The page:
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This story was published in Radio Recall, the journal of the Metropolitan Washington Old-Time Radio Club, published six times per year.

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by Martin Grams, Jr. © 2009
(From Radio Recall, December 2009)

Many OTR fans assume that radio programs were performed twice on the same evening when broadcast live, once for the East Coast and once for the West Coast. This is only a general rule of thumb since radio programs were dramatized in varied styles from one program to another.

Pre-1945 episodes of Information, Please were recorded so the transcription would be played back for the West Coast. Asking the same guests the same questions was not practical and the series was truly honest. The guests did not know the answers to the questions in advance. After February of 1945, the series was broadcast live with a coast-to-coast hookup. So when it was broadcast, say 10 pm Eastern time, it was heard at the same time as 7 pm West Coast time. Thus there was no need to transcribe the recordings.

Ellery Queen was a bit different. Because their mysteries were also honest and the guests had to solve the mystery, beginning January 8, 1942, the program was heard twice a week instead of once a week, but on different days: Thursday on the West Coast and Saturday on the East Coast.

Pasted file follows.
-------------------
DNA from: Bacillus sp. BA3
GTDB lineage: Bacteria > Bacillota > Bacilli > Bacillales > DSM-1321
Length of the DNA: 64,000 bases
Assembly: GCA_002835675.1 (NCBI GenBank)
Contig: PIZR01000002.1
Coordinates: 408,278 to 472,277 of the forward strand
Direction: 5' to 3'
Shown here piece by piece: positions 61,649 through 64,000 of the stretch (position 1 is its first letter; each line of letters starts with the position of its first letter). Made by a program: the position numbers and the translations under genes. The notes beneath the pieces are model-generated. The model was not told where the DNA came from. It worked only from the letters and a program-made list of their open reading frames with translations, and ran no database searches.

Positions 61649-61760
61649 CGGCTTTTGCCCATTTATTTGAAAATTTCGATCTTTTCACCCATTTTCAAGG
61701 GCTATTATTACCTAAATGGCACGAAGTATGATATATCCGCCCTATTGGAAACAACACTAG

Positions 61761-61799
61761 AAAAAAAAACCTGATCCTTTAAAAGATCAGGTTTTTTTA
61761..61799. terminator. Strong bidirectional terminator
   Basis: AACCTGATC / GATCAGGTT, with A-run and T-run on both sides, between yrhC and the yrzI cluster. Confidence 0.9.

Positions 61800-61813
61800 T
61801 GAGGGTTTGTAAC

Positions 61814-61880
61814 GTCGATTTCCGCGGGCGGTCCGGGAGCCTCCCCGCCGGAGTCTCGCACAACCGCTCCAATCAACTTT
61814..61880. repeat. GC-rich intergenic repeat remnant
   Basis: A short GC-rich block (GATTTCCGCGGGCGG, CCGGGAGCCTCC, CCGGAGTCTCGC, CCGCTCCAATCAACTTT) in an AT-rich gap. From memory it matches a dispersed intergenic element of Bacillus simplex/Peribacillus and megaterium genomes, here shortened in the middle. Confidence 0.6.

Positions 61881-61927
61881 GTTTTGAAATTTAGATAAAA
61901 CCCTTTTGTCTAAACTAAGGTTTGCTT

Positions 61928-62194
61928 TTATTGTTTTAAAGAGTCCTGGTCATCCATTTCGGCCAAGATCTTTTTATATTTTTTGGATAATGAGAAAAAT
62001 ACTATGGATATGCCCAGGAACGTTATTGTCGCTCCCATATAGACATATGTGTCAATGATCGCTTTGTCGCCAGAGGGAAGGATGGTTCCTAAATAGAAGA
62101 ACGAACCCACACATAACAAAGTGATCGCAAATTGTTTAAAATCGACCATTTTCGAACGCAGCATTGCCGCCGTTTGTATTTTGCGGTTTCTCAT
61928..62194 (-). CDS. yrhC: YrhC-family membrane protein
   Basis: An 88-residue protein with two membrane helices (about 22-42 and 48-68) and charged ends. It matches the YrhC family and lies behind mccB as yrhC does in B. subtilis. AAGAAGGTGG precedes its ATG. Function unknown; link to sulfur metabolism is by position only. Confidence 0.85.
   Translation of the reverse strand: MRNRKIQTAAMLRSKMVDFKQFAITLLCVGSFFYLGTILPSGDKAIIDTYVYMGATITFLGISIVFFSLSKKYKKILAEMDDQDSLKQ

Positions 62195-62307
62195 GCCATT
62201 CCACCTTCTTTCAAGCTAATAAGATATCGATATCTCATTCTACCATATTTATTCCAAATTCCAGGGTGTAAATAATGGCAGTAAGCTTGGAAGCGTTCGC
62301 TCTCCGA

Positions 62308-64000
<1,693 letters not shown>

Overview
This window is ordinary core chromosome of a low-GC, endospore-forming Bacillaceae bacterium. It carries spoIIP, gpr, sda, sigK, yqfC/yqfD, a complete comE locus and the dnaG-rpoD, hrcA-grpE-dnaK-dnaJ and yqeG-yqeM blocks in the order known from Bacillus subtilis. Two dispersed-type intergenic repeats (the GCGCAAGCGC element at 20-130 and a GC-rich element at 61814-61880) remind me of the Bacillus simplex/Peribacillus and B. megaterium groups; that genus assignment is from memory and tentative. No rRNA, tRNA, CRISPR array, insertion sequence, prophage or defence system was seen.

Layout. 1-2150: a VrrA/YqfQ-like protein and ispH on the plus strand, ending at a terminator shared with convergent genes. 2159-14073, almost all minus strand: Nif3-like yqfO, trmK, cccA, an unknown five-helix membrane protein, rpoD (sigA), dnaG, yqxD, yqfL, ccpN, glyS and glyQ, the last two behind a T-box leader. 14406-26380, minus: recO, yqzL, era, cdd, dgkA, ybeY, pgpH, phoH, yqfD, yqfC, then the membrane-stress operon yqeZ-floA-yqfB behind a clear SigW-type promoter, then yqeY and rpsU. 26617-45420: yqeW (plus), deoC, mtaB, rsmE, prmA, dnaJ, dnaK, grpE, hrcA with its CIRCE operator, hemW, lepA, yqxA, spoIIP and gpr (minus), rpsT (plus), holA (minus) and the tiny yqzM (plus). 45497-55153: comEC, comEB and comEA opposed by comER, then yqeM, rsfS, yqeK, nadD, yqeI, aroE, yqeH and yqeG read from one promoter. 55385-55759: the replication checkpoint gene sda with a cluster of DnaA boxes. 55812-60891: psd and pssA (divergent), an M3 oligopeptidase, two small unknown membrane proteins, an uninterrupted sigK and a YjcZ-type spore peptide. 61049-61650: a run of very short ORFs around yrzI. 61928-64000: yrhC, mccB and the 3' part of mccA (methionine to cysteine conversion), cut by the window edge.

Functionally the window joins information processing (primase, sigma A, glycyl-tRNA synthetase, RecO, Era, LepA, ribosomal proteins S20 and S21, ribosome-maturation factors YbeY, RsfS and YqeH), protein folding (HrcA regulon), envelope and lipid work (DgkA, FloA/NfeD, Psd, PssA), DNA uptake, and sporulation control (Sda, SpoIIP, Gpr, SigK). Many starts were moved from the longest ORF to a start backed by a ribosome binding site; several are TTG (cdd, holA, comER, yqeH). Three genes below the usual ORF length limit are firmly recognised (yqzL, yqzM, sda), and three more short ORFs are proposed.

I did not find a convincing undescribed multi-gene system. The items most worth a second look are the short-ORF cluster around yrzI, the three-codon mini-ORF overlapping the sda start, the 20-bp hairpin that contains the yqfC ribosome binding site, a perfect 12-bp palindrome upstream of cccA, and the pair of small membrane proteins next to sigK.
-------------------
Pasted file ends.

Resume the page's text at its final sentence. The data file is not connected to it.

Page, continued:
Hence, the mystery episode "The Eye Print" featured Celeste Holm and Lee Dixon on May 6, 1943, Thursday night on the West Coast, and Joan Caulfield and Richard Widmark on May 8, 1943, Saturday night on the East Coast. Both had the same mystery drama script.

When Bromo Selzter stopped sponsoring the program, Anacin took over, the program moved to Wednesday night, and two guests were featured every evening -- one for the East Coast broadcast, and one for the West Coast.

For the broadcast of October 17, 1945, Jan Clayton appeared for the East Coast, Danton Walker for the West Coast. (This is why, incidentally, when someone claims to have found a new Ellery Queen episode, I don't always ask for the broadcast date, but the guest as well...)

Beginning August 3, 1947, the series began rotating the guests. On that evening, Fay McKenzie was the East Coast guest and Eddie Dowling was the West Coast guest. The week after, August 10, 1947, Dowling was the East Coast guest since he was only heard on the West Coast the week previous.

First Person Singular (the first nine broadcasts) and Mercury Theater was performed three times. This is not uncommon, I've come across numerous radio programs that were broadcast twice, on Sunday and once on Monday evening for the NY radio station that did not feature the program over their station on Sunday like most of the East Coast.